Devotional Warrior pose, sometimes known as Humble Warrior, does not have a Sanskrit name as it is not a traditional yoga pose. The name seems to be associated with the act of bowing down, as if in reverence, while performing it, although the origin is unclear.
It is known to be classified under the term of “krama”; which in Sanskrit means – in order, one after the other or gradually. There are a number of poses that can fit this classification, think of the transitional movements between poses that you are instructed to make in a class. You may be doing more krama than you thought!
Nonetheless, transitional poses can teach appreciation for the journey, instead of always looking to the destination. (a little on the mat off the mat wisdom)
Begin in Warrior I (Virabhadrasana I) with your right leg forward. Make sure your hips are facing forward, your left foot is facing out at a 45-degree angle, your shoulders are back and down and your front knee is straight over your ankle. Breathe out as you roll your shoulders back and down, bring your arms behind your back (lengthened) and clasp your fingers together trying to get the palms touching.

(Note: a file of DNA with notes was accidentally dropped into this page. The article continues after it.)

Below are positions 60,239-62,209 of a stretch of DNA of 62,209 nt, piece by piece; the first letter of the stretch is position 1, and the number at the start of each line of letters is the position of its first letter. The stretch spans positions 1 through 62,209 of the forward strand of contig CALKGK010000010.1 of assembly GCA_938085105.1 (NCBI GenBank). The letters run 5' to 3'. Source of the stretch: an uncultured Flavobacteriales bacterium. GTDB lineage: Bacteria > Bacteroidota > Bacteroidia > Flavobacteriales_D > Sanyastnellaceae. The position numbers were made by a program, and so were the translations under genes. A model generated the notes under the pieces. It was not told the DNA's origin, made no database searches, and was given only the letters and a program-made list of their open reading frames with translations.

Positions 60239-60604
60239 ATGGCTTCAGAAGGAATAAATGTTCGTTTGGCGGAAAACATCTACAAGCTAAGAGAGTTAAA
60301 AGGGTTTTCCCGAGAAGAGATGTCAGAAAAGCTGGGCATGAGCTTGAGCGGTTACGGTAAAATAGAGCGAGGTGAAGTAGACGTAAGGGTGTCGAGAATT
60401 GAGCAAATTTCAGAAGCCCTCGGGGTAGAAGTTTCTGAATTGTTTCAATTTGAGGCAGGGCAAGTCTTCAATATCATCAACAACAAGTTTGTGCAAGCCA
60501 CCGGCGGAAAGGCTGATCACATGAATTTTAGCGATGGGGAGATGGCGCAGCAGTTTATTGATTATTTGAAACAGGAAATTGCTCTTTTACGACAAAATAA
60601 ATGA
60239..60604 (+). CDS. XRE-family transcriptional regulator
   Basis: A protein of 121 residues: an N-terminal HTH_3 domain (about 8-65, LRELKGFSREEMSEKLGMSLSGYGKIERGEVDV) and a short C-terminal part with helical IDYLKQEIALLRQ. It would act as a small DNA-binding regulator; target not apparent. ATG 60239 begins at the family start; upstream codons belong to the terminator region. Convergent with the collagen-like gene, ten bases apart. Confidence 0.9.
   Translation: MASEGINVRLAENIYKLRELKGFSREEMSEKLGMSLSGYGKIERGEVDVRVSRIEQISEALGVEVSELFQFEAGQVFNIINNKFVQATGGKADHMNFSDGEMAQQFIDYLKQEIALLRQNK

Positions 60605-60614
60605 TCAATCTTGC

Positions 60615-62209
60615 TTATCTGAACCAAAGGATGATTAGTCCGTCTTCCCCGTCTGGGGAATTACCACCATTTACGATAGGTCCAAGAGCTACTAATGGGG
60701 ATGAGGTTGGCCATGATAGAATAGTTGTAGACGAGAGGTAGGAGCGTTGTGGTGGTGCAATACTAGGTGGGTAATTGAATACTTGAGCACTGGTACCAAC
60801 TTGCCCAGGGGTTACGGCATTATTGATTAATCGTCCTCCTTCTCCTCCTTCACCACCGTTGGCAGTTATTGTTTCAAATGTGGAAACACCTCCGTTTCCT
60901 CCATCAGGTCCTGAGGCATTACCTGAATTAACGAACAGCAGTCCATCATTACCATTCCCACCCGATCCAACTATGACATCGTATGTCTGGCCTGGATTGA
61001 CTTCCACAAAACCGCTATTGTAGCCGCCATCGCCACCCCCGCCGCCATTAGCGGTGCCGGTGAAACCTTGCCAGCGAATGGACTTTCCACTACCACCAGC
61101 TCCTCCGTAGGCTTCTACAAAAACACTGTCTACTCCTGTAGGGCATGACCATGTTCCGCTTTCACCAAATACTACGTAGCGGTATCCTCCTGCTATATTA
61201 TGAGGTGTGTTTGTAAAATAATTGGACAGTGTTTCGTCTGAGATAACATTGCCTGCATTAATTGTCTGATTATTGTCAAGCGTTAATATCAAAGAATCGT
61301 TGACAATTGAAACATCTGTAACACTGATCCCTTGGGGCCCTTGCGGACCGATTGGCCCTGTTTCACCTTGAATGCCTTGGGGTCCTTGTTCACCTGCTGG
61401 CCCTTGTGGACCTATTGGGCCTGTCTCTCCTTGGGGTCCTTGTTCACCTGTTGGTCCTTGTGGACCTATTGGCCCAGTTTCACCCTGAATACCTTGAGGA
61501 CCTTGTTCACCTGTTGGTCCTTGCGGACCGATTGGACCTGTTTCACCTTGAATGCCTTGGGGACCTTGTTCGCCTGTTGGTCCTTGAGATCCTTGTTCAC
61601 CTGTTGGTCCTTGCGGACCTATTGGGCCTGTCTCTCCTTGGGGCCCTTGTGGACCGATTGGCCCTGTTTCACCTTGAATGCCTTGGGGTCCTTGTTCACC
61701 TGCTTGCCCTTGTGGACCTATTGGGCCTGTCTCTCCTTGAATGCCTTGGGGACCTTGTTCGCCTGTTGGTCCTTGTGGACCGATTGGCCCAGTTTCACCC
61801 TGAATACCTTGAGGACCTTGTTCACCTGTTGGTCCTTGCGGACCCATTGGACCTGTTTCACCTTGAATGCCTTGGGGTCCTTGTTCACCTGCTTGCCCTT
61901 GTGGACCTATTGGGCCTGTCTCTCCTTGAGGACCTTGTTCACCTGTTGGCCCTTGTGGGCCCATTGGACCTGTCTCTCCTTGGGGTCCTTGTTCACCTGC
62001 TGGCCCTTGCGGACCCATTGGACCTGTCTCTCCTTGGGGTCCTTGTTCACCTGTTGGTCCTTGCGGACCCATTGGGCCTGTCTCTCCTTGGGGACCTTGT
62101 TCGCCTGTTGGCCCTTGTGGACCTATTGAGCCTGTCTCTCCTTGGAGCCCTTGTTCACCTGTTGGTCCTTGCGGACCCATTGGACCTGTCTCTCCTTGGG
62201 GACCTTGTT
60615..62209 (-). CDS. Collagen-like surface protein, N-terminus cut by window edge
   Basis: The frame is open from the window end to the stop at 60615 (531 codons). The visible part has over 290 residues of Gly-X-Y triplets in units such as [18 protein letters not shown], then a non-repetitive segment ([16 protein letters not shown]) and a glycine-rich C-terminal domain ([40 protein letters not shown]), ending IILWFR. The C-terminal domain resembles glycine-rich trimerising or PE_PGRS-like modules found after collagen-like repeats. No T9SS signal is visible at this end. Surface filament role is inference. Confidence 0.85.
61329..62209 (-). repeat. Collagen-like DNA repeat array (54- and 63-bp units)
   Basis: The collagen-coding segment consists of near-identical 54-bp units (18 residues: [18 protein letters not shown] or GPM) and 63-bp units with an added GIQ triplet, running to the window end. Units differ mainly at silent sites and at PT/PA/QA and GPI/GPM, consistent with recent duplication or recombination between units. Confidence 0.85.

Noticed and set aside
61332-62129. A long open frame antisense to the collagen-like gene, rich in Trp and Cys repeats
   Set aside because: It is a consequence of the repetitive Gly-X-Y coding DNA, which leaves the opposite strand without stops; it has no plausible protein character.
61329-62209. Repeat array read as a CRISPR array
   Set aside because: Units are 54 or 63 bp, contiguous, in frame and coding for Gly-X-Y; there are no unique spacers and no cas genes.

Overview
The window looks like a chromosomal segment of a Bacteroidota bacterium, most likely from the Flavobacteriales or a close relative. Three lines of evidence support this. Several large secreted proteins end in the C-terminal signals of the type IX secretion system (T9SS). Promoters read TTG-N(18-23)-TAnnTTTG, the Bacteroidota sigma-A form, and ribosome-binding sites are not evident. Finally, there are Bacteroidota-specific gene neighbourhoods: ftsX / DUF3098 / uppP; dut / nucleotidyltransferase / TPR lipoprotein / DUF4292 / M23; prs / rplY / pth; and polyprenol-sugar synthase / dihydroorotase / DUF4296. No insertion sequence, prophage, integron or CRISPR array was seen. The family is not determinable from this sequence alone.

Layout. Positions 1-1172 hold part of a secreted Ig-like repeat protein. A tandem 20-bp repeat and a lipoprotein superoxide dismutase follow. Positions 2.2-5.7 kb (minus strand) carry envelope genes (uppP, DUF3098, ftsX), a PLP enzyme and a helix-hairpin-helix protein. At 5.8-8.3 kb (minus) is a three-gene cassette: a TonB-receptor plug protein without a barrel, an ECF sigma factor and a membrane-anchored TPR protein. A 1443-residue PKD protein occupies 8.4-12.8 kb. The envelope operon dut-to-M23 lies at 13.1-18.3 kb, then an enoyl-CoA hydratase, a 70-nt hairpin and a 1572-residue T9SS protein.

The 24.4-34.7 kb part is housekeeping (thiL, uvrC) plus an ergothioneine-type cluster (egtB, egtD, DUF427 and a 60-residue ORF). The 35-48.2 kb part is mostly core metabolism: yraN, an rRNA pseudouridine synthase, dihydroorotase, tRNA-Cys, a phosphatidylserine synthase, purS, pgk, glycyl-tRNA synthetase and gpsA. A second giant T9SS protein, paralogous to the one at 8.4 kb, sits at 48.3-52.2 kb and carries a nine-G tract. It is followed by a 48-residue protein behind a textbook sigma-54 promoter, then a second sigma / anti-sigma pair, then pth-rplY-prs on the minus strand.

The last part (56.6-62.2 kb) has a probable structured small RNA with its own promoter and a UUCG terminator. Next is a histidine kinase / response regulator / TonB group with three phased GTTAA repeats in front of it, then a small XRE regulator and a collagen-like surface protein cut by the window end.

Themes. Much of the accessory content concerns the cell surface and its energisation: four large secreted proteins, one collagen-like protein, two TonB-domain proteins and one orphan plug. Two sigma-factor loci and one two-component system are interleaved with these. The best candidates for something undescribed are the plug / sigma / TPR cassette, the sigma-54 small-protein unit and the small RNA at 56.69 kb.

Inhale, and then as you exhale, swing your torso forward at the hips, keeping your spine straight and lengthened, your back leg straight and your front leg bent at the knee during the fold (same legs as Warrior I). Your head will be next to the inside of the knee of your right leg if you can get it there comfortably. As you hinge at the hips to go down, swing your clasped hands over your head. Hold this pose for a few breath cycles.
When you’re ready to switch sides, go back into Warrior I (Virabhadrasana I) on an inhale with the right knee forward. Then, exhale the hands to the ground and step it back into Downward Facing Dog pose, transition into a Low Lunge with the left foot forward between your hands, come up into Warrior I on the left side and go into Devotional Warrior from there.
Opens the hips
Opens, stretches and strengthens the shoulders
Strengthens and limbers the legs
Encourages focus and reverence